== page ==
Careers advice

Nailing your IT application: advice from a recruiter

Tech recruitment specialist Richard Lloyd gives his advice for IT job hunters in NZ.

NZ’s tech sector has a lot going for it. Companies in this industry tend to offer competitive salaries, great perks and flexible working arrangements. However, this means the competition is tough.

So how can you go above and beyond to ensure you’re ticking the boxes at each stage of the recruitment process?

To find out, we spoke to Richard Lloyd, Director at Halo Consulting, a specialist technology and digital recruitment agency.

1. Finessing a CV for IT jobs

According to Richard, your CV should provide the talking points for a job interview – what are your most relevant skills and experience, and what do you want the recruiter or hiring manager to know about you?

In particular, he advises job hunters in this sector add a short table to their CV with a clear breakdown of what they can do, and to what level.

“If a candidate includes a skills matrix, and an indication of how they rate themselves across core techinical skills, this is really helpful for employers and recruiters,” he explains.

For example, if you’re looking at a front-end developer role, you might want to centre your table around the programming languages you can work with, and your level of fluency with each. You should also add how many years you’ve used this skill or platform to back up your capability claim.

Richard’s other key takeaway for CVs and cover letters in the IT space, is to focus on what you did, not your team. Provide accurate accounts of relevant projects, showing details of the work you undertook, and the results you saw. While success is always welcome, showing what you learnt when things didn’t go to plan demonstrates a growth mindset.

As a final message, Richard says candidates shouldn’t be afraid to add in a section on what they do out of work. While this should be short and sweet, if a hiring manager gets the impression that you will get on and have things in common with them and their team, this can only aid your application.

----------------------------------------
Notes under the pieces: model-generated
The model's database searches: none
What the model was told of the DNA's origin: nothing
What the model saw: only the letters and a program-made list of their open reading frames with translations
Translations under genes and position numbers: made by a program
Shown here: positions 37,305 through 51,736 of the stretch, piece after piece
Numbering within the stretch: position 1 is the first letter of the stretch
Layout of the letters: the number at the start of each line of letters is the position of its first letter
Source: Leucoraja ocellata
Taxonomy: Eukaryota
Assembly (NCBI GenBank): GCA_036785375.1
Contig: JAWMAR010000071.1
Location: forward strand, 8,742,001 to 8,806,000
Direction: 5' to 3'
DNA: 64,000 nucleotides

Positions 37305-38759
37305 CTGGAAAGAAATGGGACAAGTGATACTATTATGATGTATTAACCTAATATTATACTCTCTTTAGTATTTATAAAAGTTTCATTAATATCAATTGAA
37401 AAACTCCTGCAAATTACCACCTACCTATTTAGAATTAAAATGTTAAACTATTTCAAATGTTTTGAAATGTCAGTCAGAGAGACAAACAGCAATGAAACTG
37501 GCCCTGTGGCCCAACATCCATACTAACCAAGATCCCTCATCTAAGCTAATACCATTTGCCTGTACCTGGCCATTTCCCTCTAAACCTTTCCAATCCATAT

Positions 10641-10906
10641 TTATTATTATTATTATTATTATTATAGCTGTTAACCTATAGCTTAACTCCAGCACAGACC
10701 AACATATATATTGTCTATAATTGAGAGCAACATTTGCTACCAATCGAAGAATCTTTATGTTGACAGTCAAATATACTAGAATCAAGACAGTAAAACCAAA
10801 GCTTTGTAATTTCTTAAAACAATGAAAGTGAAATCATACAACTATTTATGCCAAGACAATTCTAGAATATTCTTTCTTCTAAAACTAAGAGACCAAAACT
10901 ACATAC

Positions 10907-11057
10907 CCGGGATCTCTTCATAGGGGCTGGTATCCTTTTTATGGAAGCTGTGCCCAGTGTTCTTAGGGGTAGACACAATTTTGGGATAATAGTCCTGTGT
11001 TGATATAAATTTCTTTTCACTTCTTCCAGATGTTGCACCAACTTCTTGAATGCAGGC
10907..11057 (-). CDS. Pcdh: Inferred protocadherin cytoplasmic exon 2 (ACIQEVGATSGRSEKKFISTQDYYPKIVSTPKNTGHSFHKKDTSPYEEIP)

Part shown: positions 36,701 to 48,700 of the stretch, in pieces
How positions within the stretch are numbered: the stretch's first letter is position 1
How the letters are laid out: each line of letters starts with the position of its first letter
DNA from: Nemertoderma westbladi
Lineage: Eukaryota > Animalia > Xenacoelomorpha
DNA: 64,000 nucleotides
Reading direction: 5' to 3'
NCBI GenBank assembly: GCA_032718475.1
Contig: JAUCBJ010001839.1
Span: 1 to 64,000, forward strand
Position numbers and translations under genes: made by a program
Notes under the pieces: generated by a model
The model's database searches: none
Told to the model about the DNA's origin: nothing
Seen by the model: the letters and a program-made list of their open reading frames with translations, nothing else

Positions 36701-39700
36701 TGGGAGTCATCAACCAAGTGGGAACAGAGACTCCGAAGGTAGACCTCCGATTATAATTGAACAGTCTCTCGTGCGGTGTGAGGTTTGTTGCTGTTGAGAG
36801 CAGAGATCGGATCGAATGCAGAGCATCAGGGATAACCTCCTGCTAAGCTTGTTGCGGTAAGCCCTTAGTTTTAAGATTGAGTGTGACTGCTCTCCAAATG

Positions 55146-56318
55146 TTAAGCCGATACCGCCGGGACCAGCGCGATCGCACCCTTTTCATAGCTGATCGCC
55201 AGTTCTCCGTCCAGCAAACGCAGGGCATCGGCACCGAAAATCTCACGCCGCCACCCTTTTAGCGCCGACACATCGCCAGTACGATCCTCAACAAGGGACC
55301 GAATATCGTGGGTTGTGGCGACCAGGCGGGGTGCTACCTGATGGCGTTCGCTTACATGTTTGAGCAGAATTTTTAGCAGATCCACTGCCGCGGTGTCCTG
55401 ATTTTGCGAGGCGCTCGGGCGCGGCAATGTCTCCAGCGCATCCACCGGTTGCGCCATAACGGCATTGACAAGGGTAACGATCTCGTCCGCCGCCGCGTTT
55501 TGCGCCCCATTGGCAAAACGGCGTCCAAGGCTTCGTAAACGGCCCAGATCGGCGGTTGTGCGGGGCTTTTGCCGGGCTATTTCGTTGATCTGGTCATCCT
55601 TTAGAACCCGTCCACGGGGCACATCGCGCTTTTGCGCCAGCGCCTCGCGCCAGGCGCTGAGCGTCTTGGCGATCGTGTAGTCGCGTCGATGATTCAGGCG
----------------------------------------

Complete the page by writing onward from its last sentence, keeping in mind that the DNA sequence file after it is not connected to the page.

Make sure your CV tells the recruiter what you did, not your team.

2. Preparing for an IT interview

As well as preparing for common IT job interview questions, Richard emphasises that candidates need to be able to talk in-depth about what they included in their CV. As interviews often take place a week or more after you’ve submitted your CV, it’s important to brush up on what you included near the time.

For example, if you’ve included stats and figures from projects you’ve worked on, make sure you know them and they don’t come as a surprise to you during the interview.

After that, it’s about getting the basics of interviewing right:

  • Look presentable: nail the dress code, and take some care over your appearance on the morning of the interview.
  • Be on time: Richard says going in 15 minutes early isn’t necessary, five minutes will do. But if you’re running late, give the interviewer a heads up, this courtesy goes a long way.
  • Be confident, but not cocky: of course, you need to sell your skills and experience. But arrogance doesn’t come across well – show you’re willing to listen as well as talk, and make sure your answers properly address the interviewer’s questions.

3. Negotiating a contract

You always need to feel valued in your work, both in terms of salary and the atmosphere of the team around you.

However, Richard has three key pieces of advice around negotiating the terms of your employment agreement in the IT space:

1. Have clear boundaries: if you’re working with a recruitment consultant, Richard emphasises it’s important to set a clear minimum salary expectation and stick to it. Trust your consultant, and don’t spring any surprises by changing how much you expect to be paid.

2. Don’t play businesses against each other: once you’ve received an offer, be careful about using it as leverage to get more from your current employer, or other businesses.

3. Know what matters to you: if you value other perks like flexible working hours or a particular set of values more than salary, it’s okay to accept a smaller salary to have these benefits.